# Proof by induction using functions

Prop: If the set $$A$$ is infinite then there exists an injective function $$z:N→A$$. $$z$$ is defined inductively, for the base case, explain how it is plausible to define$$z(1)$$. Now suppose that $$z(1),z(2),…,z(n)$$ where no two values are equal. Prove that it is possible to define $$z(n+1)$$ where its value is not equal to any previous value.

I now understand that this has a never-ending injective function that can be created, however, I do not understand how to actually write out the proof. I have written induction proofs before but not seeing an equation or sigma notation to follow I feel quite lost setting up a base case or inductive step showing $$z(n + 1)$$.

A written proof with explanation would be much appreciated!

Link to similar question: Proofs involving functions and induction

• 'Prove that it is plausible ...'?!? the 'plausible' part is pretty weird ... do they want a proof or not? Nov 28 '18 at 14:09
• Its possible my bad Nov 28 '18 at 14:20
• @Zdravstvuyte94 I am puzzled. I just spent a fair amount of time answering your question. Then when I looked at your profile I discovered that you asked the identical question $10$ hours ago, math.stackexchange.com/questions/3016681/… , and accepted an answer. Why did you ask again? Nov 28 '18 at 14:45
• The response I got was not suitable for my studies and after replying to the answer I received I got nothing in return from him. Because of his long answer, I knew no one would view the question again so I decided to make it a much more concise question. I suppose the proper thing would be to decline his answer but after already accepting it on mistake I felt that the best thing would be to re-ask the question and hopefully get a much more explained solution such as yours. I thank you for your time, please don't feel as if it was a waste of time because you helped me out immensely! Nov 28 '18 at 17:37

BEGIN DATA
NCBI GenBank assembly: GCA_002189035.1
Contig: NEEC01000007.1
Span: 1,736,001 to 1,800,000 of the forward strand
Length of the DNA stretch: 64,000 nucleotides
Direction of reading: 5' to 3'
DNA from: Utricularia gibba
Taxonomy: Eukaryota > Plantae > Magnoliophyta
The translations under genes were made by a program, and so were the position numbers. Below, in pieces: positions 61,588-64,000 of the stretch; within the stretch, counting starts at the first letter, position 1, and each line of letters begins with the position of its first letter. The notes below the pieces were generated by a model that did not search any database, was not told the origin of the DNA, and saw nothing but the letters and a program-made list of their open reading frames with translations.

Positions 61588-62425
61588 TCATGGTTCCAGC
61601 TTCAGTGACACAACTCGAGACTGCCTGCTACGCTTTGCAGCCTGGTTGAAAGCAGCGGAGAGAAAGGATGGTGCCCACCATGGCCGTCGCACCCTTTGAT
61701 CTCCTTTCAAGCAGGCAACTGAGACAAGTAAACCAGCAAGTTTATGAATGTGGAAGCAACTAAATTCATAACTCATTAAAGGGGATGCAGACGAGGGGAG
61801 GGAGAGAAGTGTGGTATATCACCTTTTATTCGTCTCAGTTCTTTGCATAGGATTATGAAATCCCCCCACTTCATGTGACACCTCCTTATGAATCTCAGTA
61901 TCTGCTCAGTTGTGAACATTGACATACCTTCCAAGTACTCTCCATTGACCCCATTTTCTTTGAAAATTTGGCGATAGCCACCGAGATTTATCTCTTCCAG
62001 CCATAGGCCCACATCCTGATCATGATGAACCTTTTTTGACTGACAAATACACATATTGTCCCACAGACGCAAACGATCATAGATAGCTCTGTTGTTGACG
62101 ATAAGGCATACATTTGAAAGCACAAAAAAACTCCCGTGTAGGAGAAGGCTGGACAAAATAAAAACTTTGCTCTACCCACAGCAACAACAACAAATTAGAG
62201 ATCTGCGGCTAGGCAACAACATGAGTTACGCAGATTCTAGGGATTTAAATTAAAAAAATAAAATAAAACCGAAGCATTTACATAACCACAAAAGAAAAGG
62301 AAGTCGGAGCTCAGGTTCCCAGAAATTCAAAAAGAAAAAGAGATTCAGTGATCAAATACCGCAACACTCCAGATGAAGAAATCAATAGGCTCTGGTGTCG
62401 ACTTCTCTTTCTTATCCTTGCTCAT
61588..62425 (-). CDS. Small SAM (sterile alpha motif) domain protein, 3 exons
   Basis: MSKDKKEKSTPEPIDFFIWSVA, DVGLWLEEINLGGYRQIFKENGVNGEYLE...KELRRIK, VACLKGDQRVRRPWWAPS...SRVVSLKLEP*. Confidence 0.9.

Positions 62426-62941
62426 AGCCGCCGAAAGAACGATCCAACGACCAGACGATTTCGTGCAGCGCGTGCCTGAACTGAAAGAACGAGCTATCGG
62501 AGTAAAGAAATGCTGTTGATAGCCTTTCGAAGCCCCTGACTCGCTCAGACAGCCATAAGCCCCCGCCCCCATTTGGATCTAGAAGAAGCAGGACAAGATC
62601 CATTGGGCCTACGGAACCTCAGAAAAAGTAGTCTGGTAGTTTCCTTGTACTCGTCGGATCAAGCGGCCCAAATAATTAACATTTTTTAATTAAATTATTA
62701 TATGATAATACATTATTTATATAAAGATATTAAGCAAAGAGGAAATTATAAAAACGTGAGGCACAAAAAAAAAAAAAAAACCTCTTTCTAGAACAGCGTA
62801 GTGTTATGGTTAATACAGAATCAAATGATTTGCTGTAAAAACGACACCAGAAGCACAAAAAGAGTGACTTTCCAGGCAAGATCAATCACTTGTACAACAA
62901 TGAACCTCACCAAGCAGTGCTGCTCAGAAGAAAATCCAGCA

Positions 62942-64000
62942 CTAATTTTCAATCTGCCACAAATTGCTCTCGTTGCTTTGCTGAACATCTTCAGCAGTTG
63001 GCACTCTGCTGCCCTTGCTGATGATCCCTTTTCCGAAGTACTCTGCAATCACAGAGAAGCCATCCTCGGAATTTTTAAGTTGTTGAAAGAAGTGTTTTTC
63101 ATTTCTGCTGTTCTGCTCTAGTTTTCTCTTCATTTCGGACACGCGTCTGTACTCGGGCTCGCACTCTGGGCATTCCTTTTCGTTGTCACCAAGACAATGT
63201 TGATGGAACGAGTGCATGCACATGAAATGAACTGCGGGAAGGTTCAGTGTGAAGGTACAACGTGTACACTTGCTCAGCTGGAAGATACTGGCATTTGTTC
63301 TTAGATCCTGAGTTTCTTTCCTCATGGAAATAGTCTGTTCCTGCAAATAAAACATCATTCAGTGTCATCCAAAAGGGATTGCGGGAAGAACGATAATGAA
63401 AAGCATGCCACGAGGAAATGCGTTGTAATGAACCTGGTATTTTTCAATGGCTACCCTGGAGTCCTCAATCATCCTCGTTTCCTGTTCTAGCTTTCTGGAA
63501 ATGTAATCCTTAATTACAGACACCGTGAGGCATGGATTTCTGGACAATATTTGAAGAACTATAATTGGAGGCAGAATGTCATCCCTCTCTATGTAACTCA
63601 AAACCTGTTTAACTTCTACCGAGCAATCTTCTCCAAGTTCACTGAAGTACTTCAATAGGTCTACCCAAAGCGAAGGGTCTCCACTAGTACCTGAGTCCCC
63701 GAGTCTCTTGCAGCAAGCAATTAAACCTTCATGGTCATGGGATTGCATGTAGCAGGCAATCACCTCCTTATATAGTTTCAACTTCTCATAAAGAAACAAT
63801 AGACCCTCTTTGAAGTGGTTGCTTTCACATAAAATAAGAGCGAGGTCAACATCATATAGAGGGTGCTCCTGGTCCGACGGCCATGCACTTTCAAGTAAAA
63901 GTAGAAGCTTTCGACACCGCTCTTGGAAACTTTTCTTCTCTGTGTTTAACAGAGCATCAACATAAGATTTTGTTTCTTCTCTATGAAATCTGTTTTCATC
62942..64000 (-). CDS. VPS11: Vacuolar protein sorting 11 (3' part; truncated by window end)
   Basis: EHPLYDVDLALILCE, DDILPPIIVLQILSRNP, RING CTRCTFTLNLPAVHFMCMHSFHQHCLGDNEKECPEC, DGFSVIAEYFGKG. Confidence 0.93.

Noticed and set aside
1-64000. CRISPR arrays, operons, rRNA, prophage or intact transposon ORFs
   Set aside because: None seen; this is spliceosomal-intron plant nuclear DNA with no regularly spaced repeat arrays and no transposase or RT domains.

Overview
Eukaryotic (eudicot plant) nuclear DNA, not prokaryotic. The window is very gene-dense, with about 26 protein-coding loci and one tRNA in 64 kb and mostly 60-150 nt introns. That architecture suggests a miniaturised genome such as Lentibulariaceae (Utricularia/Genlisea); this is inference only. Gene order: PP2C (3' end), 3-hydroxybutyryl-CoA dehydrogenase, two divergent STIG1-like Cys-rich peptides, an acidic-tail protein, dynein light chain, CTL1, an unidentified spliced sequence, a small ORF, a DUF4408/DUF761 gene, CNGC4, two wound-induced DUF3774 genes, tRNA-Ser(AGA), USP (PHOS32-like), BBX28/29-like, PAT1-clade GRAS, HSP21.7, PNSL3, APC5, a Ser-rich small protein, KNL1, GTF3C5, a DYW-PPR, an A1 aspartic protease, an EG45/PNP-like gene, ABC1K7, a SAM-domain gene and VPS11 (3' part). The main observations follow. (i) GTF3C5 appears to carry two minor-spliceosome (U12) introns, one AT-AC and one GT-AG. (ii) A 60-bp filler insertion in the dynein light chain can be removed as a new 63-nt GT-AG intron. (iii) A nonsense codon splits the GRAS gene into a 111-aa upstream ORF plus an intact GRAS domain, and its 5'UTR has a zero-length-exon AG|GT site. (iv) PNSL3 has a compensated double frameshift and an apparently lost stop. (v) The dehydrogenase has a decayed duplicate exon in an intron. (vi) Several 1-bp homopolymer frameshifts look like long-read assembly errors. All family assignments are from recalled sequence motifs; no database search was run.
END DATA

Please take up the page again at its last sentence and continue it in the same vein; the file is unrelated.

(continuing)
• @Zdravstvuyte94 You should at least edit both questions to provide a link to the other. Nov 28 '18 at 19:23

The heart of the argument goes something like this.

Suppose that for some particular $$n$$ you have found $$B = \{z_1, \ldots. z_n\} \subset A$$ in $$A$$, where the $$z_i$$ are all different. That's an assertion about the number $$n$$. You want to show the same assertion is true for $$n+1$$. Well, by hypothesis $$A$$ is infinite. Since $$B$$ is finite, it can't be all of $$A$$, so you can find some element $$a \in A$$ that's not one of the $$z_i$$. Then define $$z_{n+1} = a$$.

What about the base case, to get the induction started? Well, since $$A$$ is infinite it's not empty, so you can choose some element $$a \in A$$ for the value $$z_1$$.

I think the reason you have trouble with this exercise is that so far what you've been taught about induction suggests to you that it's about equations. It's not, it's about statements about integers. Often but not always that statement asserts the truth of some equation involving an integer.

I recommend that you prove the inductive step first, and then the base case. That stresses the fact that what you are proving is that

If the statement $$P(n)$$ is true then the statement $$P(n+1)$$ is true, even though I don't at the moment know any particular value of $$n$$ for which $$P(n)$$ is true.

• Would you be able to supply a proof or at least a hint on how to start the inductive and or base case and the rest hidden unless I move my cursor over it? You are correct, all of my induction has involved equations dealing with integers so I have zero experience using on functions and sets such as these. Nov 28 '18 at 18:28
• @Zdravstvuyte94 This is a proof, as it stands, not merely a hint. The inductive step is the second paragraph - just change "you" to "I".. The base case is the third paragraph. Nov 28 '18 at 18:33